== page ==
A study computers can't solve

JoachimJo

Hi everyone.
As you all know, computers have gotten far better than humans at chess. But there are still some positions thay can't understand but we do.
Here is a study of mine that our silicon friends can't solve, but maybe you can ?

White to play and win.
barbarachambers1611

good player is win in ther game but if are new player then you are not win but you learn both gane rule and life relu

JoachimJo

I'll give the solution as I understand it's not easy to solve.



Arisktotle
JoachimJo wrote:

I'll give the solution as I understand it's not easy to solve.

Wonderful! I had in mind to give it a shot but I am bit in overload at the moment.

sameez1

@ JoachimJo  If I had a chess engine I would be checking that out.I am assuming that to fool a computer it has to be a move that would look silly at first. I avoided the answer i just have to find it.Thanks 

JubilationTCornpone

Interesting.  This position has 35 visits at playchess.com.  Not sure if you posted it there too but people are looking at it.

Consensus appears to be 1.Nde3.  My Komodo 10.2 scores it as +1.88 which is enough that it should be decisive but doesn't see to the end.  Someone else's Stockfish 8 calls it mate in 24, but it looks like it was allowed to run for hours.  Maybe I'll let Komodo run a few hours and see if it finds it...

JoachimJo

Actually Stockfisch 8 finally found it, after reaching depth 77... but less say any 2000+ player can solve it faster than the computer.

JubilationTCornpone
JoachimJo wrote:

Actually Stockfisch 8 finally found it, after reaching depth 77... but less say any 2000+ player can solve it faster than the computer.

Well, in fairness it found it was a forced win in 24.  But it had been recommending the same key move for hours (and all the engines I've tried recommend that key move).

 

Are you an engine expert?  Why does it take a depth 77 search to know that something wins in 24?

 

Oh and ... how long does a depth 77 search take anyway?

JoachimJo

Finding the 1st move, which is forced in order not to lose in one move, is not the same as finding the whole solution.... When Komodo says +1.88 it only tells it doesn't know how to break the forteress and plays useless waiting moves...
I'm no engine expert but a FM and it's my study... I don't know why it had to reach depth 77 to find the solution, but apparently it had to... And yeah, on a normal comp, it takes a long time.

Arisktotle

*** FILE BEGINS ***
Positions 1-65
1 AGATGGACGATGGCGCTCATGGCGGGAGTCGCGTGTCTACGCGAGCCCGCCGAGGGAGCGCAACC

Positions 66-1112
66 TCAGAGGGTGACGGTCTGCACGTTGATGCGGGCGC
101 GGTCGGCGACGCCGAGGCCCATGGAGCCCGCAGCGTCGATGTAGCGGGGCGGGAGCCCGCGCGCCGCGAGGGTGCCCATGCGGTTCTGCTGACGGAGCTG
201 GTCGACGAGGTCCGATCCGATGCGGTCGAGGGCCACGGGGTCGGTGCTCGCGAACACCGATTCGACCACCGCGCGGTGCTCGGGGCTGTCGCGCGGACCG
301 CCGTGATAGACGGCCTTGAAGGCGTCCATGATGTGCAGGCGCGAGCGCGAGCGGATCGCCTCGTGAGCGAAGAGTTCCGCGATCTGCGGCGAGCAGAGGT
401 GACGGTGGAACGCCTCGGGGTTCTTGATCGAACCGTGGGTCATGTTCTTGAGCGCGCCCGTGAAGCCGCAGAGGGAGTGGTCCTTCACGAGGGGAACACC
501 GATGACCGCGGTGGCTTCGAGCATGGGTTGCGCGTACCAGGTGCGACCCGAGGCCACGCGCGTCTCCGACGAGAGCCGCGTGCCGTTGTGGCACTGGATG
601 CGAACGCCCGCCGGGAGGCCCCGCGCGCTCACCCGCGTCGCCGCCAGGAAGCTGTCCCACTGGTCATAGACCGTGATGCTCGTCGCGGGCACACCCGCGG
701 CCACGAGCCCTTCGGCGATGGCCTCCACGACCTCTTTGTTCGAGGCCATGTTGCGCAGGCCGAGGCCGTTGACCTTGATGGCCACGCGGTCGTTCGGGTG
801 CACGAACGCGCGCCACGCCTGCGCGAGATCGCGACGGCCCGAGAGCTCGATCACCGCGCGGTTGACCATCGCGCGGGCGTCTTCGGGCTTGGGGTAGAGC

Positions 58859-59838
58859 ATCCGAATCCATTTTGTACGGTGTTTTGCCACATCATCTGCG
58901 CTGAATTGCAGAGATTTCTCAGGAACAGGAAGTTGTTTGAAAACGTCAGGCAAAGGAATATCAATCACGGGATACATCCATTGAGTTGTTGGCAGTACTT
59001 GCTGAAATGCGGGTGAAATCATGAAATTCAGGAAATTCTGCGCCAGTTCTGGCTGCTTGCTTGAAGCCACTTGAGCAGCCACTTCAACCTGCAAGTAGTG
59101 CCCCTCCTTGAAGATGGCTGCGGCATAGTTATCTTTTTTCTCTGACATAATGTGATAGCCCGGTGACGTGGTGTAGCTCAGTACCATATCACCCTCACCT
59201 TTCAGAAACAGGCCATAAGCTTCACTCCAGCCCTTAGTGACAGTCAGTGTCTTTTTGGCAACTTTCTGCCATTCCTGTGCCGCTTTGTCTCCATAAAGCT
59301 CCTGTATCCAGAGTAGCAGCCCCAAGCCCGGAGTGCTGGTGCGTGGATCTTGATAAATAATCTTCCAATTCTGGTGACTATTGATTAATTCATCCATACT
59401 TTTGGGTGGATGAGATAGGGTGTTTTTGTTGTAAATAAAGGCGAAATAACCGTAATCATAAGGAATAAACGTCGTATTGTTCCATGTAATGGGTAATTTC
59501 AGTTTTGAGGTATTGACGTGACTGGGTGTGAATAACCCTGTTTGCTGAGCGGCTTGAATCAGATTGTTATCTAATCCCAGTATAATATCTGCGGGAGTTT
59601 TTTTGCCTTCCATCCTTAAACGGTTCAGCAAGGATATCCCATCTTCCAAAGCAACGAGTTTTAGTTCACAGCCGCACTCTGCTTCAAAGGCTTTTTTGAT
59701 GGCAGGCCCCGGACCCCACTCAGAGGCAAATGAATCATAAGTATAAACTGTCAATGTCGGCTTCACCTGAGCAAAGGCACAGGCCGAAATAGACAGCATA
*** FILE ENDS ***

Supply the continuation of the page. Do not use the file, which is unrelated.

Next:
I'm not an engine expert and leave the ply question to others. It is however not strange that the engines would recommend the same (and correct) key move even after superficial analysis. The alternatives are clearly inferior and will be rejected quickly, leaving us with only one viable candidate. That does not imply the engines have a clue where the solution is going! Oops! Duplicate answer.

JubilationTCornpone
JoachimJo wrote:

Finding the 1st move, which is forced in order not to lose in one move, is not the same as finding the whole solution.... When Komodo says +1.88 it only tells it doesn't know how to break the forteress and plays useless waiting moves...
I'm no engine expert but a FM and it's my study... I don't know why it had to reach depth 77 to find the solution, but apparently it had to... And yeah, on a normal comp, it takes a long time.

Hmm.  OK.  I don't really do studies very much but now I'm curious.

If a human says "AFter 1.Nde3 Black has no good defense" ... is that sufficient?  Do you want them to say *why* Black has no defense?  Or do you expect a line all the way through to mate?  Or is there some key move down the line that needs to be found (since the first one is forced)?  Just wondering what's considered to be sufficient to say that a person (or engine) has solved a position?

JoachimJo

I've shown this position to many IM and GM including MVL, they all went like 
"Ok Ne3 dxe3 Qf5 then black waits... what's the idea ? Oh ok, Put K on a1 then Qb1-e1 and K back to d1...Now what ? Nxe3 Rxe1 Kxe1 Kg1... and now hmmm... ok I see the mate".
This is solving for a human being. For a computer, it's when they switch from something like +1 playing endlessy stupid waiting moves after 2.Qf5 to showing the mate.

JoachimJo

One consider a study solved when he doesn't have anymore to find only (forced) moves to reach the goal (win or draw). Here it stops only when black is mated, because otherwise it's a draw.